Understanding communication on mastitis management: could Motivational Interviewing aid in the uptake of advice?

A Scrase, David Main, Anne Haase, Becky Whay, Emma Roe, Kristen Reyher

Research output: Chapter in Book/Report/Conference proceedingConference Contribution (Conference Proceeding)

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Mastitis is one of the most significant causes of morbidity and mortality of the adult dairy cow (Ruegg 2011). Compliance with veterinary recommendations is critical to tackle incidence rates on farm (Green et al. 2007), yet improving uptake of advice in daily practice is a challenge (Jansen et al. 2010). Similar challenges are faced by the medical profession, who are increasingly employing an evidence-based communication methodology called Motivational Interviewing (MI) to improve public health. This research examines vet-farmer communication on disease, with the objective of establishing whether MI communication skills are currently in use.

Materials and Methods:
Role play sessions reflecting consultations on lameness and mastitis were recorded between cattle veterinarians (n=15) recruited from two UK practices located in South West England and an actress experienced in role play in medical and veterinary education. The actress was provided with a character and farm profile reflecting a ‘typical’ UK situation, and veterinarians were provided with a short excerpt on the disease issue/risk factors on the farm and evidence to encourage them to broach a broad topic area of change with the farmer. Consultations lasted an average of 11.2 minutes (range 7.7 to 14.9).
Consultations were analysed using the MITI 4.2.1, a treatment integrity measure for clinical trials of MI. In this system, verbal interactions are firstly coded for frequencies of verbal behaviours: Giving Information, Persuading, Persuading with Permission, Questions, Reflections (simple/complex), Affirmations, Seeking Collaboration, Emphasising Autonomy and Confronting. Secondly, global scores are assigned on a five point Likert scale (from 1: low proficiency to 5: high proficiency) to characterise the entire consultation in relation to MI foci: Cultivating Change Talk, Softening Sustain Talk, Partnership and Empathy. To meet the level of ‘basic competency’ in MI, veterinarians required a mean score of 3.5 in Relational globals (Partnership, Empathy) and 3 in Technical globals (Cultivating Change Talk, Softening Sustain Talk), a Reflection to Question ratio of 1:1 and a 40% Complex Reflection percentage (of total Reflections). Coding was performed directly from audiotapes.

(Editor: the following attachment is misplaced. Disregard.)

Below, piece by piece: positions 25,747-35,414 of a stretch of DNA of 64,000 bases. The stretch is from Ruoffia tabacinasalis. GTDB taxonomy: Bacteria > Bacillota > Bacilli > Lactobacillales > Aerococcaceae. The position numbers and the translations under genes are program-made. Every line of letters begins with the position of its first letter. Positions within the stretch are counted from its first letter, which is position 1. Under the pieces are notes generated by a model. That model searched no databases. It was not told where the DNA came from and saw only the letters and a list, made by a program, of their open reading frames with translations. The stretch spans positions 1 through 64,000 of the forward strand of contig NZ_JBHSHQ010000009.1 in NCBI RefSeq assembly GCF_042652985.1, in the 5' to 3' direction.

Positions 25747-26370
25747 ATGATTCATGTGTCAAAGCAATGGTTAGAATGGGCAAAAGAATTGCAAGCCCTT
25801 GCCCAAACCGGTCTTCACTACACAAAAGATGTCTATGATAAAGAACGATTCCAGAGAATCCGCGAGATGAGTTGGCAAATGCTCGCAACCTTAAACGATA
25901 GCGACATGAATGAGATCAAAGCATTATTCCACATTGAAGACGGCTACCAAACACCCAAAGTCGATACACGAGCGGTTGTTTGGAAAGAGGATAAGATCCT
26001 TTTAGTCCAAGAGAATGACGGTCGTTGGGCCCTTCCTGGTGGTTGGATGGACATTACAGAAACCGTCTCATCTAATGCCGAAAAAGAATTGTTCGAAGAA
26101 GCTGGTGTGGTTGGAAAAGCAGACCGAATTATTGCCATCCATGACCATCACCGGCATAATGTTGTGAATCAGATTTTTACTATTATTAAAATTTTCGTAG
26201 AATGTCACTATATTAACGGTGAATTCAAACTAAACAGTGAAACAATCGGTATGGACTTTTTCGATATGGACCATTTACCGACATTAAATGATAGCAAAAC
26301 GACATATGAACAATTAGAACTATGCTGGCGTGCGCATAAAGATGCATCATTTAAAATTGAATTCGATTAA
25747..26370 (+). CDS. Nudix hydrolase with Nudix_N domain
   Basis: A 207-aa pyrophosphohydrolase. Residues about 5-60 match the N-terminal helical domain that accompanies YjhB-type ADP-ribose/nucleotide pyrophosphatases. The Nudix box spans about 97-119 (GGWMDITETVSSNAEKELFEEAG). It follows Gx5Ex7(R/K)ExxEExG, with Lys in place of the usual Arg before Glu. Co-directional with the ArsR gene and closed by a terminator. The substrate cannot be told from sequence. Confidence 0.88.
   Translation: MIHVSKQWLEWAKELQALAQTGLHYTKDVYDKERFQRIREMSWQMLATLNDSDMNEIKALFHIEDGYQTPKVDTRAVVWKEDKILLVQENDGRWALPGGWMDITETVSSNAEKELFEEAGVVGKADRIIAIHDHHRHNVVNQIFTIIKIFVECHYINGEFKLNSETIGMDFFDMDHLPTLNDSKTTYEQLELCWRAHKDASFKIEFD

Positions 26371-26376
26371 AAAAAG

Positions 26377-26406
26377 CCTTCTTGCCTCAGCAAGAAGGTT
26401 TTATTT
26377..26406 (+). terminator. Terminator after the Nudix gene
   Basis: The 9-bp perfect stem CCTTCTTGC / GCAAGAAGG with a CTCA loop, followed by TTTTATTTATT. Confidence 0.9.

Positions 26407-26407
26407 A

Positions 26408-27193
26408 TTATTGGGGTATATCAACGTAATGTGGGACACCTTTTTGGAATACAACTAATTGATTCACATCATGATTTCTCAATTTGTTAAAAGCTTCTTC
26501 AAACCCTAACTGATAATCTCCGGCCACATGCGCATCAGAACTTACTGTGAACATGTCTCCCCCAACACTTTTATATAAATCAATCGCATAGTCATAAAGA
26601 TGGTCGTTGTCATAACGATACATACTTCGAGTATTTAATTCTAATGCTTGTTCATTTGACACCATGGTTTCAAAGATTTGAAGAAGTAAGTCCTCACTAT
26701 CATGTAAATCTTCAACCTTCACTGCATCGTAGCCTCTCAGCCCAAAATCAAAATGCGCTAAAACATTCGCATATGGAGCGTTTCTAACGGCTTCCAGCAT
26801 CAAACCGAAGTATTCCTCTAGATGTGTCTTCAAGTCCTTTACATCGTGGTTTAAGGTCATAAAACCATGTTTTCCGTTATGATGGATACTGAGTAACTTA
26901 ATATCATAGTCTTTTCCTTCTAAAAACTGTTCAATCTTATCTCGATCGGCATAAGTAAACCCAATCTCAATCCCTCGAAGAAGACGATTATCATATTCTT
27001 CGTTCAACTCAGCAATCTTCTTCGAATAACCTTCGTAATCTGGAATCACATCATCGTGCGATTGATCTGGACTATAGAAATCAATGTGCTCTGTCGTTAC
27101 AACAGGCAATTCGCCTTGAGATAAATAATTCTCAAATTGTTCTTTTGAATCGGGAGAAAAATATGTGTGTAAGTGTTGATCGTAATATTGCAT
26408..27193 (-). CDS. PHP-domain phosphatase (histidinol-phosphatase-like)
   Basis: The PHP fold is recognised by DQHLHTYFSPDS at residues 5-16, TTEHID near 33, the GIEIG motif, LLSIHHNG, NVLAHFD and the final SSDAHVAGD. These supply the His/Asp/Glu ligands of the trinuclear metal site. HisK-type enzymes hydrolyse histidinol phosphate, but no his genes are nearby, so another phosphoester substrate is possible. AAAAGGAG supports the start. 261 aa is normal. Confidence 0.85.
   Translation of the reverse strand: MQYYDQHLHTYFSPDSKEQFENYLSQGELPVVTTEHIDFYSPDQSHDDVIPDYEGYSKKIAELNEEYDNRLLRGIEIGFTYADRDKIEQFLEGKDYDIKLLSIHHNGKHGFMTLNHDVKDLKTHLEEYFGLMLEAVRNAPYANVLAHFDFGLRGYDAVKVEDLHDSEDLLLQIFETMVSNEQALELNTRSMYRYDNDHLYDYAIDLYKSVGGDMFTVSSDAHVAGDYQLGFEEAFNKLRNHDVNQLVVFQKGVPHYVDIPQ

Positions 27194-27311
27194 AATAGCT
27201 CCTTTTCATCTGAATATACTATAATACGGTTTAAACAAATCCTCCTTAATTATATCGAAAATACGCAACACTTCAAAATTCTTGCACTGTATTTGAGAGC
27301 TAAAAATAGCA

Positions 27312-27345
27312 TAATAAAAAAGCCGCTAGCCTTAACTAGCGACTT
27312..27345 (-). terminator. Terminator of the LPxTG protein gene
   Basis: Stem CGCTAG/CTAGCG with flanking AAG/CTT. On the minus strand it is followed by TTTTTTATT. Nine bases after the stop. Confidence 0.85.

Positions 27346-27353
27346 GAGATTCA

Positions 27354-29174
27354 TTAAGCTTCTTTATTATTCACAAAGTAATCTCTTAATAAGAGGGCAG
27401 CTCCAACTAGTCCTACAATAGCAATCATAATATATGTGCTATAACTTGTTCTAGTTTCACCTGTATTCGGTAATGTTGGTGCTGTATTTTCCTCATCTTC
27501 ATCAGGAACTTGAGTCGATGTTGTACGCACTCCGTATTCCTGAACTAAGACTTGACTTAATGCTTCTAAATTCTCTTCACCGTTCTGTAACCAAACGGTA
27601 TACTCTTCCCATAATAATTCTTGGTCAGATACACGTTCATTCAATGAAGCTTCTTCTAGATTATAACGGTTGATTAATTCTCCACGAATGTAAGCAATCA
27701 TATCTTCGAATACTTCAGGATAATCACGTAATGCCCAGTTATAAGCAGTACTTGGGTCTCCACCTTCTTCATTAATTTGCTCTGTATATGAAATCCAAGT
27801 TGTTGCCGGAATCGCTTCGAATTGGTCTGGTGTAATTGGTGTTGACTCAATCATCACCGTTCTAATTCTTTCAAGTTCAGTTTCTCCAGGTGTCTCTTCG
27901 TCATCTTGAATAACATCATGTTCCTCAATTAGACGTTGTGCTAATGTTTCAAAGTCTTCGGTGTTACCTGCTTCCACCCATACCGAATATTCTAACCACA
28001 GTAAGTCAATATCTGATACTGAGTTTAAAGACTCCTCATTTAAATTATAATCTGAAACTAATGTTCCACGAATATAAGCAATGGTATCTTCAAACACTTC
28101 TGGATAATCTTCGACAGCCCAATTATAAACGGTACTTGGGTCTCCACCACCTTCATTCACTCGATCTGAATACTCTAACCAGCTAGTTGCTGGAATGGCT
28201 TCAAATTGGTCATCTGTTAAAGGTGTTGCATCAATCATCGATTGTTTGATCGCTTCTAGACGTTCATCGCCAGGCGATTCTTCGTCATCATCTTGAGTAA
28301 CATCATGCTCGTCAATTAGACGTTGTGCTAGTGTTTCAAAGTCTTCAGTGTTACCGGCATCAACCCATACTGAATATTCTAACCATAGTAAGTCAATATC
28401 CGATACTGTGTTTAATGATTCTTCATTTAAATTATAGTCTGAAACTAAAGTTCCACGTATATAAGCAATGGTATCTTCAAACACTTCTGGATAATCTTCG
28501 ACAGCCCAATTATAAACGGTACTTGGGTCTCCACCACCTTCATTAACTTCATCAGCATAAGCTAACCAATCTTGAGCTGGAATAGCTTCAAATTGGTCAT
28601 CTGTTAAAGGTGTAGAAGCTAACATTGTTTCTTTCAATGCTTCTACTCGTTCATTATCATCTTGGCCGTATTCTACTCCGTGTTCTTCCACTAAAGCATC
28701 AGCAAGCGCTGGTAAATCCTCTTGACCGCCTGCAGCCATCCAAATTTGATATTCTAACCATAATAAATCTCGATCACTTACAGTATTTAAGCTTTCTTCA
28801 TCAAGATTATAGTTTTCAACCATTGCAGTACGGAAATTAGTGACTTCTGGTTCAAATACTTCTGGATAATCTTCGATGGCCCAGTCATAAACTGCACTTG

MI communication skills were recorded within these veterinary consultations, yet no veterinarian was classified at a level of overall ‘basic competency’.

Verbal behaviours:
Veterinarians predominantly relied on Persuasion, Questions and Giving Information in their consultation approaches. Communication behaviours inadherent with MI (Persuasion and Confrontation, n=126) far exceed total MI adherent behaviours (Affirmations, Seeking Collaboration and Emphasising Autonomy, n=15), whilst no veterinarian achieved ‘basic competency’ with regards to Question: Reflection ratio (goal: 1:2). However, Reflections were found in nine of the fifteen veterinarian-farmer interactions.

Consultations approach: global scores:
One veterinarian of the fifteen met the criteria for basic competence in MI with a mean score of 3.5 in Relational globals (Partnership, Empathy) and a mean score of 3 in Technical globals (Cultivating Change Talk, Softening Sustain Talk). However, mean global scores overall were low - Relational score = 1.6 (range 1-3.5) and Technical score = 1.7 (range 1- 3).

These data suggest that current veterinary communication practices do not employ MI methods overall. However, some MI skill naturally occurs in practicing cattle veterinarians, indicating the feasibility of this methodology’s utilisation within this context. Further training in this methodology could enhance the advisory process for both veterinarians and farmers, thereby improving the uptake of advice and reducing the incidence of mastitis rates, amongst other management challenges, on UK dairy farms.
Original languageEnglish
Title of host publication29th World Buiatrics Congress, Dublin 2016
Subtitle of host publicationCongress Proceedings
EditorsMichael Doherty
PublisherVeterinary Ireland
Number of pages2
ISBN (Print)9781526204325
Publication statusPublished - 3 Jul 2016
EventWorld Buiatrics Congress - Dublin, Ireland
Duration: 3 Jul 20168 Jul 2016


ConferenceWorld Buiatrics Congress

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